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Imagine you’re faced with a purchasing problem… You need to buy some inventory that comes in multiple sizes. Bigger sizes come at a discount, which can save you money. Buy too much, it will be wasted, and that won’t save you money at all. This is a problem that would be very challenging to solve with basic **IF** statements and arithmetic formulas. Fortunately, Excel has an official Plug-in called **Solver** that can do amazing things to solve optimization problems like this. Let’s walk through an introduction to **Solver** and work through an example…

## The Problem

In this scenario, medicine is sold in 3 different size vials: 50mg, 150mg, and 450mg. The bigger sizes come at a discount price to the smaller ones. The prices are $6.41, $11.80, and $26.75, respectively. The challenge is to build a spreadsheet that will calculate the lowest cost combination of medicine vials, based on what a patient needs.

## Installing Solver

Before we can start working on this problem, we need to make sure **Solver** is installed in Excel.

Click on the **File** menu and click on the **Options** button.

Choose the **Add-ins** section on the left, and go down to the **Manage:** drop-down menu. Make sure **Excel Add-ins** is selected and click **Go…**

In the **Add-Ins** dialog box that opens, check the box next to **Solver** and click **OK**.

To make sure that it has installed properly, look in the **Data** menu tab at the far right and find the **Solver** button. If it is there, we’re ready to build our spreadsheet.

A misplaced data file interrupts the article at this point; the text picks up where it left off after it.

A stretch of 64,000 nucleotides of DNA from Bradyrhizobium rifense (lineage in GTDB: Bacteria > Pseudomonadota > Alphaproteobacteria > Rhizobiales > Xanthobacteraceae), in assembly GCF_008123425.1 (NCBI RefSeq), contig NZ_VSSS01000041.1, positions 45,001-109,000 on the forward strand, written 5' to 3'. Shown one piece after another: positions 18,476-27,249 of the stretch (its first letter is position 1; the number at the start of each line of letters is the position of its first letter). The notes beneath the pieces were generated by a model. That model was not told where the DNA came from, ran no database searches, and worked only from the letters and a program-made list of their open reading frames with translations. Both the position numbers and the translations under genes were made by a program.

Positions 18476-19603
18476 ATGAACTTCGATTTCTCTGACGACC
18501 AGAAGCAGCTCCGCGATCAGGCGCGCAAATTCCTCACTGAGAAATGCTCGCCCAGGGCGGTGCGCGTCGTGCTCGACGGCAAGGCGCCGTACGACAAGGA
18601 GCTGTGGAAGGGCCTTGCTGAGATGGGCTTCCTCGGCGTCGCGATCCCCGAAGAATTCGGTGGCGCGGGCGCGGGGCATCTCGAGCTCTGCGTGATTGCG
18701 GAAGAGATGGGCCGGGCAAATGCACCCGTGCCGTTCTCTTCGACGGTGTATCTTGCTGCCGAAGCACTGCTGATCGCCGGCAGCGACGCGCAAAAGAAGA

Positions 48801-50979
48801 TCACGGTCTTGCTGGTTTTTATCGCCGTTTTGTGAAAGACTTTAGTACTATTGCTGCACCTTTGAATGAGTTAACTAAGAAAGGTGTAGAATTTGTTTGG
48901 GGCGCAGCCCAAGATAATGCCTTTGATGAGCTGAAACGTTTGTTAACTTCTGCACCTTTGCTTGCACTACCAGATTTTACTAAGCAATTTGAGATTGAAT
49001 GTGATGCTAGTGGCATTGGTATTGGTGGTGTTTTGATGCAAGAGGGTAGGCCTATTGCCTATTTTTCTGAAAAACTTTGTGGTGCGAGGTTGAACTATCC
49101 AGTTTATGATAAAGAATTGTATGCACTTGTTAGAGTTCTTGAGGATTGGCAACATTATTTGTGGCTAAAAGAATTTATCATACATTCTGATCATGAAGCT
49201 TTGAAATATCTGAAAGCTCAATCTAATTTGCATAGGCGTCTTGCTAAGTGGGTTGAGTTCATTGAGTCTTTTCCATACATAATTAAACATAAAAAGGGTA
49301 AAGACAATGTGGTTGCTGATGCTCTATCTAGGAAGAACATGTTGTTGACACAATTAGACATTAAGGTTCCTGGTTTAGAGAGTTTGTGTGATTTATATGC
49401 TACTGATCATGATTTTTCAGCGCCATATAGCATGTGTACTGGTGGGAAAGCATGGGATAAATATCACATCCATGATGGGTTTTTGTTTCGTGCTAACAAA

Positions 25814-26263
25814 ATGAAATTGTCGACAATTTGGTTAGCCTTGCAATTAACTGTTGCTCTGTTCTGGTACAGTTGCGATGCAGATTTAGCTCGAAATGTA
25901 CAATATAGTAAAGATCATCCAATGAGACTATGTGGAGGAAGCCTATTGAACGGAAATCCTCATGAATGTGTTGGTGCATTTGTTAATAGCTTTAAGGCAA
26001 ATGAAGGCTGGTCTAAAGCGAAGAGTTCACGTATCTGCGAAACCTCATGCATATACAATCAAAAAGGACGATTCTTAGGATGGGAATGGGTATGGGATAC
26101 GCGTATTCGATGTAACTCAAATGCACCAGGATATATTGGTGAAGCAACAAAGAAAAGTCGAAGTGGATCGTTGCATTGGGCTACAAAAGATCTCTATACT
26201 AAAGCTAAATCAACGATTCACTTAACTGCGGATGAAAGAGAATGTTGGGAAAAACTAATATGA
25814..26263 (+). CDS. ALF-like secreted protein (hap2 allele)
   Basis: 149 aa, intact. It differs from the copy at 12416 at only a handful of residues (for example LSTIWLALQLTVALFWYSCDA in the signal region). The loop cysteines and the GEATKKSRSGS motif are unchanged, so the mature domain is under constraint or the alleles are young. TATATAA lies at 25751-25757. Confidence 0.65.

## Laying Out the Problem

We need to lay out the medicine vial options with a table of information. It needs to show all the variables of the problem:

- Dose of medicine in each vial
- Price of each vial
- Quantity of vials for each size
- Total Dose for each size (Dose x Quantity)
- Cost for each size (Price x Quantity)
- Totals for Dose and Cost
- Amount of medicine needed by the Patient

A sample layout is below:

The formulas for the Dose and Cost columns, as well as the Totals are as follows:

## Setting Up Solver

Now that we have the basic layout designed, we can open **Solver**. Click on the **Data** menu tab and click on **Solver** on the far right.

The **Solver Parameters** dialog box will open up. This is Command Central for the **Solver** plug-in, where it accepts all the settings it needs to work through the problem. We’ll walk through the setting step-by-step…

**Set Objective** is where you input the number you are trying to optimize. In our case we are trying to optimize the **Total Cost** so we select cell **E5**.

**To:** is where we specify whether we want to **Max**imize the objective, **Min**imize the objective, or make it as close as possible to the **Value Of** the input. In our case, we are trying to **Min** the objective.

**By Changing Variable Cells:** is where we can specify the conditions that we want to change to reach our objective. In this case, the cells we need to change are the **Quantity** cells in **C2:C4**.

**Subject to the Constraints:** is where we set the rules of the game. You can specify operands like “=” (equal to), “>=” (greater than or equal to), etc. You can also specify that a number must be an integer or a binary. In this case, we need two conditions. The first is that our **Quantity** values must be integers (we can’t buy half of a vial). The second is that the **Total Dose** (**D5) **must be greater than (or equal to) the dose the patient needs (**E7**).